College Graduates 2020: Anthony Saldivar

SAC graduate, Army veteran finds purpose by making the deceased look alive

SAN ANTONIO – A passion to create lead a Purple Heart Army veteran to Hollywood and now to San Antonio. Anthony Saldivar is a single father whose life has been driven by a passion to serve others.

Saldivar served in the Army for 20 years in which he completed three combat tours.

“I’ve been shot twice,” Saldivar said. “I’ve got 67 jumps, and each one of those events was extremely challenging to overcome and complete.”

After retiring from his life in the military, Saldivar headed to the City of Angels to explore other interests.

“I will confess, my first love are monsters,” Saldivar said. “I’m a child of the 80′s, and the horror generation is a part of my life. I had no idea that, the passion would turn into a career.”

Saldivar became a special effects makeup artist.

“This was the one career I knew that had always been in the back of my mind because it was a dream,” Saldivar said.

He mastered different mediums in the world of makeup including working with prosthetics, airbrushing and even beauty makeup.

“I’m an infantry man. I had no business knowing what taupe was, but I do now,” Saldivar said.

Years later, the San Antonio native decided it was time to come back home. Saldivar applied to San Antonio College’s Mortuary Science Department.

“I like to say I get a chance to make the the dead look alive and alive, look dead,” Salvidar said. “I knew that everything that I learned in school, I would be able to transfer over into body restoration (to make) someone that a family has lost, viewable for them.”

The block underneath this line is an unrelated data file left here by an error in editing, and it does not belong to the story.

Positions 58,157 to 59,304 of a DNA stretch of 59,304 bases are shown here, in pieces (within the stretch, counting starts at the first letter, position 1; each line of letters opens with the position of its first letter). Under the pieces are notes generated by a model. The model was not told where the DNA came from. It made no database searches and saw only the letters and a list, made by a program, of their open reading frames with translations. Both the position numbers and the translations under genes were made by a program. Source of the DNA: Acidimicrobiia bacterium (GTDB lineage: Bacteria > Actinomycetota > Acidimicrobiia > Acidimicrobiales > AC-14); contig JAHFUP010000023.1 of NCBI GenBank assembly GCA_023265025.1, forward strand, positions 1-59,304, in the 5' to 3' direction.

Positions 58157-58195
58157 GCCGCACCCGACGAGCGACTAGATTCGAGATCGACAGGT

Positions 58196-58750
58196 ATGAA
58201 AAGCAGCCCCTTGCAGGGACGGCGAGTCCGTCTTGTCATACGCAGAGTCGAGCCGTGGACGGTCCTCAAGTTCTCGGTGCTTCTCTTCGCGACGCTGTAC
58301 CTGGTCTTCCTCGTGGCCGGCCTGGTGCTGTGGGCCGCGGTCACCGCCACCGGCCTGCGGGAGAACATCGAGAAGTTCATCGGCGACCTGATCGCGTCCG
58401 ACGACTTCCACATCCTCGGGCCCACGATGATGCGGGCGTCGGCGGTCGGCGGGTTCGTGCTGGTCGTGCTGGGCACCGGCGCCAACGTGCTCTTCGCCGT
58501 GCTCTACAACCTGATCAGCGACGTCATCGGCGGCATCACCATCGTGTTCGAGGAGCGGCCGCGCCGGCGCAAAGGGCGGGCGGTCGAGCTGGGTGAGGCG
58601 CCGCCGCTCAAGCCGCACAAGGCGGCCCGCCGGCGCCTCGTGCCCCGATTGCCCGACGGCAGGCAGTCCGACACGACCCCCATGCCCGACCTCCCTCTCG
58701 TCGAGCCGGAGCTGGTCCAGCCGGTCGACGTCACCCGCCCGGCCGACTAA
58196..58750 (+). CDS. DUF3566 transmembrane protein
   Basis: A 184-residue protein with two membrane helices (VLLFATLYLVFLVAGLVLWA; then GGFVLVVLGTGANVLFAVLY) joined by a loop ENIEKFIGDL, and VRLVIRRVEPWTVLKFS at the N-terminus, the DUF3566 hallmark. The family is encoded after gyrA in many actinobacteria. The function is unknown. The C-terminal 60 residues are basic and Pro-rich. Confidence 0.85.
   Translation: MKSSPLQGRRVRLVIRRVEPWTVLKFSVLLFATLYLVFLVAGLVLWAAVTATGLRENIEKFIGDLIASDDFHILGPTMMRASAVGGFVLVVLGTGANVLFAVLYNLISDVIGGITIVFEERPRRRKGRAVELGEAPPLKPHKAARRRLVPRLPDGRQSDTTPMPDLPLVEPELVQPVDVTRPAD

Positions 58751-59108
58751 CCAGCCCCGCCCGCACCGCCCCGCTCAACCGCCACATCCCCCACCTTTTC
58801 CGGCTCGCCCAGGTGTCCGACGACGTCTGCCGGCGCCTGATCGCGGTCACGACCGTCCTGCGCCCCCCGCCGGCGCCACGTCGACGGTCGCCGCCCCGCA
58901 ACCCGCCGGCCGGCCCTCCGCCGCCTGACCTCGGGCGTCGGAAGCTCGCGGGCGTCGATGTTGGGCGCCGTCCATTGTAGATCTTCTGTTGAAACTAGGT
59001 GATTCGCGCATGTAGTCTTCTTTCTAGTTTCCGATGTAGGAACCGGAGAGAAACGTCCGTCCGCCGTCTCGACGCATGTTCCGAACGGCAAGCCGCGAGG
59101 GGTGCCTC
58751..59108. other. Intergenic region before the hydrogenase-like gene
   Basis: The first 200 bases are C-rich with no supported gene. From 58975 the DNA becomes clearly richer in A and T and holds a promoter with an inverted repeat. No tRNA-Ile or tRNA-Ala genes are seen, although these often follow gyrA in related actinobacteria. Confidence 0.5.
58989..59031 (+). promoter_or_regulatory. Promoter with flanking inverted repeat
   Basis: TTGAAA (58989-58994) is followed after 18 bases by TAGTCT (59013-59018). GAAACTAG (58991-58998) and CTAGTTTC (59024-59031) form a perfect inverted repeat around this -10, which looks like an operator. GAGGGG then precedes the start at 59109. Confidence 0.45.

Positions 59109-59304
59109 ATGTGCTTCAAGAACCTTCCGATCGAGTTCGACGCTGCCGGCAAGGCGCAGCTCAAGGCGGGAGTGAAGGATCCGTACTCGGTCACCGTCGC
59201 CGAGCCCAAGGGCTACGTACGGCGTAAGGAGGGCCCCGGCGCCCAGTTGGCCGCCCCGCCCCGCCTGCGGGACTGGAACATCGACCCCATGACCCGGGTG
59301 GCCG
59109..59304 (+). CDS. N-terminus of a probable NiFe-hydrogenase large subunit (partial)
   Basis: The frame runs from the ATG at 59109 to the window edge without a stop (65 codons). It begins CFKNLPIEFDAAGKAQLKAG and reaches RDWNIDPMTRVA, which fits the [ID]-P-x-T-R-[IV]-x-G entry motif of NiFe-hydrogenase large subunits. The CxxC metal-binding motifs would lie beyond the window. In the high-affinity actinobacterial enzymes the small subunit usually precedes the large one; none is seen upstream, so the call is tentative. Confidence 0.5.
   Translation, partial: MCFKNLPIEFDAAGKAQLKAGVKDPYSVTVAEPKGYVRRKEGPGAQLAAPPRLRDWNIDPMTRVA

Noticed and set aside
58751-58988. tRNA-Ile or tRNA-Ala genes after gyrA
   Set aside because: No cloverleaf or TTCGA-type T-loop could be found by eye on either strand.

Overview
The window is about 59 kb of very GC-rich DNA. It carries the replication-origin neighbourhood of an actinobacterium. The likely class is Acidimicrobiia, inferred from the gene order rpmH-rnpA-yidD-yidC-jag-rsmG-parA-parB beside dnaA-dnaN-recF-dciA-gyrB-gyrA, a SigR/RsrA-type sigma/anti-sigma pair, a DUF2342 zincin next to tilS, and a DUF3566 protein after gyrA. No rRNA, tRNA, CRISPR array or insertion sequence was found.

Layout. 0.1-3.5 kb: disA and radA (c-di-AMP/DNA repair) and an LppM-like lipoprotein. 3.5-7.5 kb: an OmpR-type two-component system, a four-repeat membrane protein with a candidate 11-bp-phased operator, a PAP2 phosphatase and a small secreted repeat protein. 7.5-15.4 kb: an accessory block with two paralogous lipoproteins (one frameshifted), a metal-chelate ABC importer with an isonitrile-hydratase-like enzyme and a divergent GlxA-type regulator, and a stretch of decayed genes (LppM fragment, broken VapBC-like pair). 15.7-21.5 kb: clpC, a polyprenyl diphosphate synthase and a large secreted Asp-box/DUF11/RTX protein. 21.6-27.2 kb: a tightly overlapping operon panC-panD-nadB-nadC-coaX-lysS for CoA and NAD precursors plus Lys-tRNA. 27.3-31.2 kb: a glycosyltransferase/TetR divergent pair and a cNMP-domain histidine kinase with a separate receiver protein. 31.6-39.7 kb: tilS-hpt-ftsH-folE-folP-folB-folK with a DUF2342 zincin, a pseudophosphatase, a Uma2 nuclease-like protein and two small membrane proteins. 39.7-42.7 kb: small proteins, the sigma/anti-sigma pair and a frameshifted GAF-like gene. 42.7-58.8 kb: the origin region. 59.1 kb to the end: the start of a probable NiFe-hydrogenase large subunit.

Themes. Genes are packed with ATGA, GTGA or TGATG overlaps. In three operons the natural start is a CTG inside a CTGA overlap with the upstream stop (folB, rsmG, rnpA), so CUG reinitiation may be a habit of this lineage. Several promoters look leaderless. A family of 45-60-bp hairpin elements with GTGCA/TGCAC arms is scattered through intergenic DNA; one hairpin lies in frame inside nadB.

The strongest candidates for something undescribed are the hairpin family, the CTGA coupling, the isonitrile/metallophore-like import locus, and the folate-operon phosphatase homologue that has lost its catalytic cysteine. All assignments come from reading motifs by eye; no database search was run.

Salvidar said a career in mortuary science is much more than just embalmments. They must also learn about the different needs family’s may require for funeral arrangements.

“That would be simply religion, how the religions tie into the funeral industry as well as being able to provide the type of interment a family would want. Whether it’s burial or cremation,” Saldivar said.

Lessons he’s grateful to have received from his professors that, according to Saldivar, helped keep him focused and optimistic.

“I’m the first person from any of my family to graduate college so, I had nothing to compare it to. This was extremely difficult and challenging,” Saldivar said.

During his time enrolled at SAC, Saldivar earned a spot as an intern in the city’s Southside with Puente and Son Funeral Chapels. There, he was able to make his passion into a career to provide peace for families in mourning.

“One thing I’ve learned in this business is that funerals are for the living,” Saldivar said. “It’s always about, ‘What can I do for the families here in San Antonio that (are) sitting in front of me (to) give them just a few more moments of peace as they say goodbye?’”

His work at the local funeral home was recognized with a job offer.

Saldivar said mortuary science is a vocation that also allows him to channel any negative energy he may still carry from his days in the military.

“This has been one of the most rewarding experiences I have ever done in my life,” Saldivar said. “I hope that if there are any men or women, whether young or more advanced in their age, (they) would choose to come here (to San Antonio College), because this definitely fulfills something in me that I have no words for.”

Salvidar said he’s close to completing the state’s requirement of embalmments and funerals to become officially licensed.

Saldivar is eager for San Antonio College’s commencement ceremony that has been pushed back to the fall of this year due to COVID-19.

For more information on SAC’s Mortuary Science Department, click here.

About the Authors

Alicia Barrera is a KSAT 12 News reporter and anchor. She is also a co-host of the streaming show KSAT News Now. Alicia is a first-generation Mexican-American, fluent in both Spanish and English with a bachelor's degree from Our Lady of the Lake University. She enjoys reading books, traveling solo across Mexico and spending time with family.

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